Grassroots Revival

Grassroots Revival

Second of three parts

Dreamland: The True Tale of America’s Opiate EpidemicIn my last post I mentioned how Sam Quinones, the author of Dreamland: The True Tale of America’s Opiate Epidemic, kept the attention of a capacity crowd recently at Marshall University.

I think one reason is the fascinating details he revealed about the legwork and research that went into his book. Yet I see another reason—the power of his encouragement for people to appreciate the difference individuals can make.

He talked about the importance of the 2016 national, state and local elections and how many “little people” think they can’t influence the process.

“You can,” he said. “Speak up. Tell people what you’re thinking.”

A Collective Impact

His comment reminded me of a statement I heard long ago: the collective impact of many small actions is more significant than one major event.

Therein lies the brief explanation of the drug crisis that affects every corner of our nation. One by one, people who got lost in their problems or an excessive self-focus turned to drugs as a solution. The impact decimated our society.

However, lest we get mired in gloom, Quinones offered rays of hope. Among the positive steps that he outlined were the grassroots actions “little” people can take that matter in the long run.

His leading example involved residents of Portsmouth, Ohio, a once-thriving city that had been blindsided by the pill mills that mushroomed across Appalachia in the 1990s. After moving to get those phony operations closed down, in 2009 local investors rescued an old shoelace factory that had closed and was about to sell its equipment.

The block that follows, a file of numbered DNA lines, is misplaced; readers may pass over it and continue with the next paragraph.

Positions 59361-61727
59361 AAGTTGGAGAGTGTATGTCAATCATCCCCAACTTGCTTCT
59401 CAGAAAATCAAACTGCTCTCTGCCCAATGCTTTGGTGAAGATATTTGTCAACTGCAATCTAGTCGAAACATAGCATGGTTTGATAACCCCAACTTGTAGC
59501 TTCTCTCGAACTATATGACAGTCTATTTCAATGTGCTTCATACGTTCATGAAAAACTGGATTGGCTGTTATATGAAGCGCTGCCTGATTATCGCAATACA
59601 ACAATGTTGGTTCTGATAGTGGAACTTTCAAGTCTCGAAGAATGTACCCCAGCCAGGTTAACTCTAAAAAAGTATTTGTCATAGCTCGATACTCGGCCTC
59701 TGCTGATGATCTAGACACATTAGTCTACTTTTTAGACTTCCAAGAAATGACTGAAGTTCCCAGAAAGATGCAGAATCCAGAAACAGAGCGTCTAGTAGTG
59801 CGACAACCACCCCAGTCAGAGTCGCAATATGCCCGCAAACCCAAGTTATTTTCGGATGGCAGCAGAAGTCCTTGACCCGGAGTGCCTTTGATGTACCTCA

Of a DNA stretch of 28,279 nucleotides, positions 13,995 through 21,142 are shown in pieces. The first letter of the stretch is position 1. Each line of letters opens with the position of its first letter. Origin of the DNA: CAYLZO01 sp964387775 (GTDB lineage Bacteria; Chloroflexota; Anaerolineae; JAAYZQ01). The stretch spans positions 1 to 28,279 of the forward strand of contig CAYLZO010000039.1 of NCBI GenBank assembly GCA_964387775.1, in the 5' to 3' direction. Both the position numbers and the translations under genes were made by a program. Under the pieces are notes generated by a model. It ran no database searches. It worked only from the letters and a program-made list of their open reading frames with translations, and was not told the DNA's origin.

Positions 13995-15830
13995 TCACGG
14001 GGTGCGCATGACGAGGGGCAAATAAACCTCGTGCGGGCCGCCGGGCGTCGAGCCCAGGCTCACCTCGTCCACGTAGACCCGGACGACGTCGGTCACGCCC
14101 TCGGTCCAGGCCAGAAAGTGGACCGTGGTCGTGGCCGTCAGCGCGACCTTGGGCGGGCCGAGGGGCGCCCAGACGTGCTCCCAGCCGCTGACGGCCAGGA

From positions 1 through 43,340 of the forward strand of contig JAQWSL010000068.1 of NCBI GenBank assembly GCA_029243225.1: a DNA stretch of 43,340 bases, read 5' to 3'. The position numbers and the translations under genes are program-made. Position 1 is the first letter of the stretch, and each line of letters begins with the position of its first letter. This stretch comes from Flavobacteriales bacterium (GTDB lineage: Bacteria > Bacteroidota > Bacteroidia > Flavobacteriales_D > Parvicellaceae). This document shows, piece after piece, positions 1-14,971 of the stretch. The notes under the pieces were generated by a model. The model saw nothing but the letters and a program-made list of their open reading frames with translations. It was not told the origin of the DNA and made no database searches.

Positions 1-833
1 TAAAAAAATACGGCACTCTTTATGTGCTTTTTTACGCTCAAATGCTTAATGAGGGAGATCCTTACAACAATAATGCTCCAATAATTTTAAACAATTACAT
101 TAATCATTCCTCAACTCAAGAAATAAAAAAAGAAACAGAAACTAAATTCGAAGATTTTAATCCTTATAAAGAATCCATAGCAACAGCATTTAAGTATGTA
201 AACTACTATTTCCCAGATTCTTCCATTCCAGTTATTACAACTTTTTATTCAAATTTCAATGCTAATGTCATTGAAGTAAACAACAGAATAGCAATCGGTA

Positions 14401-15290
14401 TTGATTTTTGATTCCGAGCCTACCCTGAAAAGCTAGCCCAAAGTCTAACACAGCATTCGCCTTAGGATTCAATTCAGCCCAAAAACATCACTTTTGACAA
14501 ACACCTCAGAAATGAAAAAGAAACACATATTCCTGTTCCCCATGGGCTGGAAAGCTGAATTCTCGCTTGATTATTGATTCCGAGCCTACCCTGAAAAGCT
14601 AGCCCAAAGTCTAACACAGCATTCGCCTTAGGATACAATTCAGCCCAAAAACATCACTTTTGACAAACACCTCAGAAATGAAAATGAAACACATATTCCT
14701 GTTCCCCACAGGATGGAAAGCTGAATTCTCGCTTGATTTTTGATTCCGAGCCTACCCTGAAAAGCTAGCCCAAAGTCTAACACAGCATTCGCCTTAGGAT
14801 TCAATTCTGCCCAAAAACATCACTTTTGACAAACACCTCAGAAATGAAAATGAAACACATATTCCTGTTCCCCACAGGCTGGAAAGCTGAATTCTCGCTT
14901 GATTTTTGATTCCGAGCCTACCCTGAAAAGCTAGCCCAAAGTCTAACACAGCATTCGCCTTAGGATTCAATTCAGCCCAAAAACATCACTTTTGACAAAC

At its peak, the company and support businesses had employed 5,000 at a series of locations. Though it looked doomed, the author told of several leaders coming together and declaring, “We can’t let this happen.”

Although a fraction of its old self, today the restored plant sits on five acres and ships its products around the world instead of those shoelaces coming from overseas.

Restoring Community

Happy three generation family sharing a mealtime together

Quinones said the community took other positive action, including the seemingly minor step of installing lights in a city park. Yet that led to a decline in drug activity and prostitution there.

A city coming together illustrated Quinones’ leading recommendation: that cities and towns everywhere restore community life to the center of their respective societies.

Heroin and pills are the antithesis of community, Quinones said, since they encourage people to escape into self and hide in the shadows of self-seeking, self-serving pleasure.

Much of what he talked about involves common sense. Things like parents controlling their children’s cell phone and video game use so they don’t wind up addicted to electronics and don’t know how to carry on a conversation. Mentioning he had a daughter nearing teenage life, he commented, “I’m not buying her a phone,” a comment that prompted cheers from the audience.

Rejecting Marijuana

Less than two weeks after his talk, voters in my home state of Ohio demonstrated the power that inherently resides in people who band together and say, “Enough!”

Instead of giving in to the well-funded marijuana forces trying to bring the legalized pot bandwagon into their states, voters soundly rejected the attempt by a margin of nearly 2-1.

This struck me as the kind of significant “no” that could signal the start of a renaissance in the overwhelming fight against further opening the door to the gateway drug to heroin. I didn’t fall off the turnip truck yesterday; I realize the well-funded, politically-powerful marijuana forces won’t stop.

Yet, Quinones has removed one of their key arguments—that marijuana will be a financial panacea and a source of increased tax revenue. Next time, I’ll review what the former LA Times reporter said about that.


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